After watching the film Blue Like Jazz, I can’t help but wonder what will happen with the film On the Road.  After all, both are fictional portrayals of real life.  If Blue Like Jazz is any indication, On the Road will be very different than the book.  A guy I interned with years ago at the Bowery Poetry Club left a comment recently in response to one of my Facebook posts, saying that Kerouac wasn’t a good storyteller.  In a way, I kind of agree with him.  On the Road would seemingly make a lot more sense if it was just one big road trip across the United States.  Instead, the protagonist, Sal Paradise, barely hits the road before he turns back around.  There are multiple trips across the country, and the story can get a bit confusing because of that.  Maybe Jack Kerouac was trying too hard to stick to the truth to combine all the trips into one.  Then again, maybe he knew what he was doing.  There’s something so much more telling about Sal Paradise failing his first attempt at road tripping and then frenetically ping-ponging between his mother’s house and the open road than if it had all happened easily, perfectly.  Can the film capture that?  Will it try?  Will gaining cohesive action and a clear plot lessen the reality, the rawness, the beat-ness of life?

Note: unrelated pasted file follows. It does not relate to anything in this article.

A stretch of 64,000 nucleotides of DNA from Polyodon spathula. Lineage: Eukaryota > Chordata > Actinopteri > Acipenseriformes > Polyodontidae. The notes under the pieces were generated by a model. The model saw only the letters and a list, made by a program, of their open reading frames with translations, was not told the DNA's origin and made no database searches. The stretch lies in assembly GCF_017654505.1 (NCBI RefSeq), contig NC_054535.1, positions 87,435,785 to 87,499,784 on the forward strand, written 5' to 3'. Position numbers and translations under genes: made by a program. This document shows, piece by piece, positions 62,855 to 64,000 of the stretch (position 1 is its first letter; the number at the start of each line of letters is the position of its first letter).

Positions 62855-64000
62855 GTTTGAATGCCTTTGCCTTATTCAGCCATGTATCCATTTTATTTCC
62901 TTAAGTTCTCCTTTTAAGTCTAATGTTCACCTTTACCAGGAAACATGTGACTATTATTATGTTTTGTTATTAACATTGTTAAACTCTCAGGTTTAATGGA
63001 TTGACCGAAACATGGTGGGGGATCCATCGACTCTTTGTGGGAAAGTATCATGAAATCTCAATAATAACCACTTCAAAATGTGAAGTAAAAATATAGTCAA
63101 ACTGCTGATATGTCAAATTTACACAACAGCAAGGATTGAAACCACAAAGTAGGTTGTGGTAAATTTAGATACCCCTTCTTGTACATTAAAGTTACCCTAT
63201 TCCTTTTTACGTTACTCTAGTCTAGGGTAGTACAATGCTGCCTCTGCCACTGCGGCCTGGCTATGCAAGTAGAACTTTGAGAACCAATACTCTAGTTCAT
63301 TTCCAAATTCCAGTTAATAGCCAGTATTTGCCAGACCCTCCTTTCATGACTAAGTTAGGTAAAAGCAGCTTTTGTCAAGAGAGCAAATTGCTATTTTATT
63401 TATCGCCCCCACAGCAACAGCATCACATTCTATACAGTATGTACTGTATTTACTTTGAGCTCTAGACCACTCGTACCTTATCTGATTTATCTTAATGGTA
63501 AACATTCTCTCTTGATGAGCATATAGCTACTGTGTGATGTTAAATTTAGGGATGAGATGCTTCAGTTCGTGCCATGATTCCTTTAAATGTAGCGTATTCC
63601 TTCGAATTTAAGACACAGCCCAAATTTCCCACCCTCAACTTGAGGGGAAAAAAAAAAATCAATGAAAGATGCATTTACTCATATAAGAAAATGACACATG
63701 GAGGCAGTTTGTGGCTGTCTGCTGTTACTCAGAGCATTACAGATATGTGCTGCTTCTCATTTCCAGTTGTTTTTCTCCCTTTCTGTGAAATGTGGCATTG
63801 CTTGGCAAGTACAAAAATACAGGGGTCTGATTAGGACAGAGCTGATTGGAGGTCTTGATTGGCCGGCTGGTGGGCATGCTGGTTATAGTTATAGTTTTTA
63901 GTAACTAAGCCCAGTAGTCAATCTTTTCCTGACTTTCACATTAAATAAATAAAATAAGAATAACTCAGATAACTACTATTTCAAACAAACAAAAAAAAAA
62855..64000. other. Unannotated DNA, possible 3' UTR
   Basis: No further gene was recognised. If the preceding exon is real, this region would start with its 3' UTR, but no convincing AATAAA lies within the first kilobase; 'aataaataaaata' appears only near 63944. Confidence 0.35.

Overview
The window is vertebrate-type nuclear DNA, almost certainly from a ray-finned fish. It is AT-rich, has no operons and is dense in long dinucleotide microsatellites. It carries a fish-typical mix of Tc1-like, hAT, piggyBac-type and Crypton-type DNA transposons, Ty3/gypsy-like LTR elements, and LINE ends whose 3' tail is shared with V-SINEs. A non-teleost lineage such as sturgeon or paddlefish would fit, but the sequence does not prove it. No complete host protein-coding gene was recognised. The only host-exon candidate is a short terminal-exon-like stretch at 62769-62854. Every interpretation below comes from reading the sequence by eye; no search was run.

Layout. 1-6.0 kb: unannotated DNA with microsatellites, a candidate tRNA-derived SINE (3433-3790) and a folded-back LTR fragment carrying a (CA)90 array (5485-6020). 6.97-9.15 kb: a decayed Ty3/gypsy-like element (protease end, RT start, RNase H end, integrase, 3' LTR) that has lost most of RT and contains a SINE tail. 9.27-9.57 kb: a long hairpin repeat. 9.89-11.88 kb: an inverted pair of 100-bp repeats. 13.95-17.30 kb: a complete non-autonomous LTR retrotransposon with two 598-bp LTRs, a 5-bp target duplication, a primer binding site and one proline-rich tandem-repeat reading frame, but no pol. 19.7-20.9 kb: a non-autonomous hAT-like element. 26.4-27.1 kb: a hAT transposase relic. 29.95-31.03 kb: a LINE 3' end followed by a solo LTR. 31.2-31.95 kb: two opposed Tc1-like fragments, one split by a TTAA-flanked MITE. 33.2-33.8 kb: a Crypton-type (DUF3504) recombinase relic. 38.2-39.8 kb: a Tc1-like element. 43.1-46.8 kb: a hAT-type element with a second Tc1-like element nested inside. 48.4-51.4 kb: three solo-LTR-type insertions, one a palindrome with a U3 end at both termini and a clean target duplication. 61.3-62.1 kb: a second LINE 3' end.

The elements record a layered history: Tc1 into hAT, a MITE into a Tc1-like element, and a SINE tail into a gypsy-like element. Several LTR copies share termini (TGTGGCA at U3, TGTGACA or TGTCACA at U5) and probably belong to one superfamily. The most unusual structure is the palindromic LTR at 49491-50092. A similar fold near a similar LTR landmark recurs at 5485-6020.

While I do recommend Donald Miller’s A Million Miles in a Thousand Years for an honest look at not just the writing process but the process of living life, the Donald Miller book I’d actually recommend as an example of beautiful storytelling and craft is his first book, which was republished as Through Painted Deserts.  This is the book that pays more attention to the way words sound as they roll of the page.  It inspires because of its beauty and simplicity, and not because of grand, sweeping gestures and actions.